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Collections Robert Gober

Collections Robert Gober

Name
Robert Gober
Nationality
American
Life Dates
1954–
Gender
Male
Holdings (20)
4 sculptures, 4 photographs, 8 edition prints/proofs, 2 multiples, 1 book, 1 drawing

Wikipedia About Robert Gober

Robert Gober (b. September 12, 1954) is an American sculptor. His work is often related to domestic and familiar objects such as sinks, doors, and legs. Full Wikipedia Article

essay Robert Gober, Walker Art Center Collections, 2005

In 1984, Robert Gober had his first solo exhibition. For five days only, an invited audience could see the artist’s Slides of a Changing Painting (1982–1983). The work was a documentation of a constantly morphing painting on board that Gober photographed in his studio. “I had this little board on a table, about 11-by-14 inches, on which I painted on and off for a year. I had my camera and lights mounted over it. I would paint, take a slide, scrape the paint off, add more paint, take a slide. I took thousands of slides over the course of a year and then edited them down and showed them with a dissolve—basically a memoir of a painting.”1 As one slide merges into the next, a haunting narrative of loss and regeneration glides by, with the clicking of the slide projector playing the role of a relentless metronome. The images themselves linger most attentively on a human torso that evolves from male to female to hermaphrodite. The torso becomes a room, is penetrated by a conduit, disappears into a thicket of vines, splits to reveal a waterfall. Seasons pass from one to the next and everywhere there is water—gushing, pouring, pooling. As remarkable as the images themselves is the fact that Slides of a Changing Painting has remained over the succeeding years the abundant source for much of Gober’s ensuing sculpture. Back in 1984, only a handful of people saw Slides of a Changing Painting, and there were no reviews. To this day, it has been seen only rarely; but for those who have experienced the piece, it becomes clear that it is the Rosetta stone for Gober’s sculpture. Talking about the work, the artist comments: “I knew in the beginning what the end form would be, that they [the paintings] would be slides. I always thought of myself as a painter, but I could never make paintings. I was never interested in the physical objectness of a painting, but the process and imagery really interested me. It was the heyday of neo-expressionism, and I had a kind of allergic reaction to it. So, in a way, my intuitive response to that gluttonous situation was to make a surfeit of paintings that didn’t really exist.”2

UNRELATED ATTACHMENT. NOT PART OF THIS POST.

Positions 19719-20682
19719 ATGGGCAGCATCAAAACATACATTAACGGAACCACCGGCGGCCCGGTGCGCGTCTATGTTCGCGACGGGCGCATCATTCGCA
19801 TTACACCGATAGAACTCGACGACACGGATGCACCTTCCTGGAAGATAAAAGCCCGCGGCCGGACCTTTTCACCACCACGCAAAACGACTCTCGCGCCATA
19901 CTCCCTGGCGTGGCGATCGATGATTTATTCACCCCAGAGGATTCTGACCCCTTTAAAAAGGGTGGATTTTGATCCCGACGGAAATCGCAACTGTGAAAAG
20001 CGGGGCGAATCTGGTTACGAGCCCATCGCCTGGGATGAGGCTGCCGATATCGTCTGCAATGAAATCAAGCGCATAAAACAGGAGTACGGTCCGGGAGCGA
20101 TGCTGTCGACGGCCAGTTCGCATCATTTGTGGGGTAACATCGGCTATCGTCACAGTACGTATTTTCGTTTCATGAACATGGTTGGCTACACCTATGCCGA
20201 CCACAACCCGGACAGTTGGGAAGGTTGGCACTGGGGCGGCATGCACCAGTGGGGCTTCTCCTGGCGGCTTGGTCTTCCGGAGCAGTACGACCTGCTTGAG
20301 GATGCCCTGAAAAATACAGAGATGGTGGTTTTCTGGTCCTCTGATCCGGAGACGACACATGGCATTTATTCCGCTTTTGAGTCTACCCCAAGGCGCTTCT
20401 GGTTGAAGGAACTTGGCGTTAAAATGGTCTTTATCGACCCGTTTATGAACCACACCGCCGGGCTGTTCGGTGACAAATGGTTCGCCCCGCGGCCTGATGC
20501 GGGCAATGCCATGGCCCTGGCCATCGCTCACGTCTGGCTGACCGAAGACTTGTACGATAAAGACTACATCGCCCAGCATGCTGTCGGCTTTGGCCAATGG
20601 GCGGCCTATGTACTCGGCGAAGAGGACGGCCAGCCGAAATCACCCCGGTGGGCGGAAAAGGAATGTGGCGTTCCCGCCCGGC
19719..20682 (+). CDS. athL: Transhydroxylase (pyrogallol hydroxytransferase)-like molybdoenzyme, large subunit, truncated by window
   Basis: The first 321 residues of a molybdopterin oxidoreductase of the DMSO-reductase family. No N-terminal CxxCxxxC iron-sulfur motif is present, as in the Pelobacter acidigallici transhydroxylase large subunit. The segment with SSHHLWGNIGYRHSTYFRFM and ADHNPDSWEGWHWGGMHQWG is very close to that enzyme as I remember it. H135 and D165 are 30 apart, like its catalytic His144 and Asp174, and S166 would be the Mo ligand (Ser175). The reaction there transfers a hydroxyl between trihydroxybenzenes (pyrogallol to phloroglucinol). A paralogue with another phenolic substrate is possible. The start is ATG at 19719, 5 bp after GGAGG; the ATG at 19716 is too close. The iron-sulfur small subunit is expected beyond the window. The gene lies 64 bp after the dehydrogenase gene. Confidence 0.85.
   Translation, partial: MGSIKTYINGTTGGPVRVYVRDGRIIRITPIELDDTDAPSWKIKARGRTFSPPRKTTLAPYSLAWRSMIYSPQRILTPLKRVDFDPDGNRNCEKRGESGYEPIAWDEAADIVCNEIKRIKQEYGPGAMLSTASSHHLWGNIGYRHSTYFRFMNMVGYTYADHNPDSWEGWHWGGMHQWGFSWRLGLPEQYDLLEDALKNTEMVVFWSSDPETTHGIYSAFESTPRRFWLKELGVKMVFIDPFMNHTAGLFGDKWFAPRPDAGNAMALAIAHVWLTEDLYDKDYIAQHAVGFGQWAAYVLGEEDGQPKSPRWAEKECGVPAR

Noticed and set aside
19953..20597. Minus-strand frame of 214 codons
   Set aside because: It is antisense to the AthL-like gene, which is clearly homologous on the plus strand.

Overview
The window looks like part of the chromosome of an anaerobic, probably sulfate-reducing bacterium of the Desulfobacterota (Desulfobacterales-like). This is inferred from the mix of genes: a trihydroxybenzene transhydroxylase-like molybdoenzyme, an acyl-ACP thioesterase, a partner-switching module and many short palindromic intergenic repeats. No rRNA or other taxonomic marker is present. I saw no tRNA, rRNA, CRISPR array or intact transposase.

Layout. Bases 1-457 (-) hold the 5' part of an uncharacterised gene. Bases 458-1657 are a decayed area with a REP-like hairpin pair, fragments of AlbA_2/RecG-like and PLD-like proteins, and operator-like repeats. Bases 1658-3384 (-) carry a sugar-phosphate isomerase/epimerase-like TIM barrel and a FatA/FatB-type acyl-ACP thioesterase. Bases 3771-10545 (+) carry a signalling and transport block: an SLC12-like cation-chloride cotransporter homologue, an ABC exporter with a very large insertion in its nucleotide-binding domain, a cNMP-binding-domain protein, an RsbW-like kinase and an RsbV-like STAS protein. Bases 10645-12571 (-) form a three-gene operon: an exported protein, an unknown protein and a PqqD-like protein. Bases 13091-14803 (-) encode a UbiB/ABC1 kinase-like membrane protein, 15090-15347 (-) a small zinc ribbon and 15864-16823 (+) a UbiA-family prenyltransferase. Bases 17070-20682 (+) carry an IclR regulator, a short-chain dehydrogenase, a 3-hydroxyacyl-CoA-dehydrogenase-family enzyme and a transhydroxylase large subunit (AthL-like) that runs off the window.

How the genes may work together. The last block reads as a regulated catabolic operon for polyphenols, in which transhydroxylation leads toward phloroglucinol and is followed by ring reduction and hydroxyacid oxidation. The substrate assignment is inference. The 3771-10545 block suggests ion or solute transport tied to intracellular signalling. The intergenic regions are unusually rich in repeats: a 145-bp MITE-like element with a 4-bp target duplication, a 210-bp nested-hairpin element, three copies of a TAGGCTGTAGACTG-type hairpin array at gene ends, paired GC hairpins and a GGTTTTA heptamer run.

The following year, Gober opened an exhibition devoted exclusively to his sculpture and everything changed. The dominant sculptural form in the show was a sink—kitchen sink, laundry sink, bathroom sink. Each was instantly recognizable, yet completely alien. The sculptures’ materiality was built up from a wooden armature covered in wire lath, then plastered and painted. The semigloss enamel paint covering the sinks did not pretend to mimic porcelain any more than the plasterwork imitated a flawless, machined surface. Each work reveled in its handmade homeliness. The exhibition offered a whole new hypothesis for sculpture, one that affirmed the seriality of Minimalism while celebrating the virtues of the handcrafted. That the sinks had no provision for plumbing also signaled a Surrealist edginess that would remain a signature of the work. Then too, the exhibition came at the height of the AIDS epidemic, and it was remarked early on that the unplumbed sinks functioned something like surrogates for the dead, deprived as they were of that which defined their nature. This resolve to deal with the politics of disease would continue in Gober’s work throughout the 1980s. Yet, in the sinks (and succeeding works such as male legs protruding from walls, some embedded with drains or candles), Gober is continually drawn to a vocabulary of functional forms (beds, chairs, playpens, drains, urinals, doors, conduits) that, in his hands, take on grave emotional beauty. Each of his sculptures, in its own way, is a portrait of an emotion or a human condition, whether it be the isolation of childhood or the seductive power of the reimagined fact.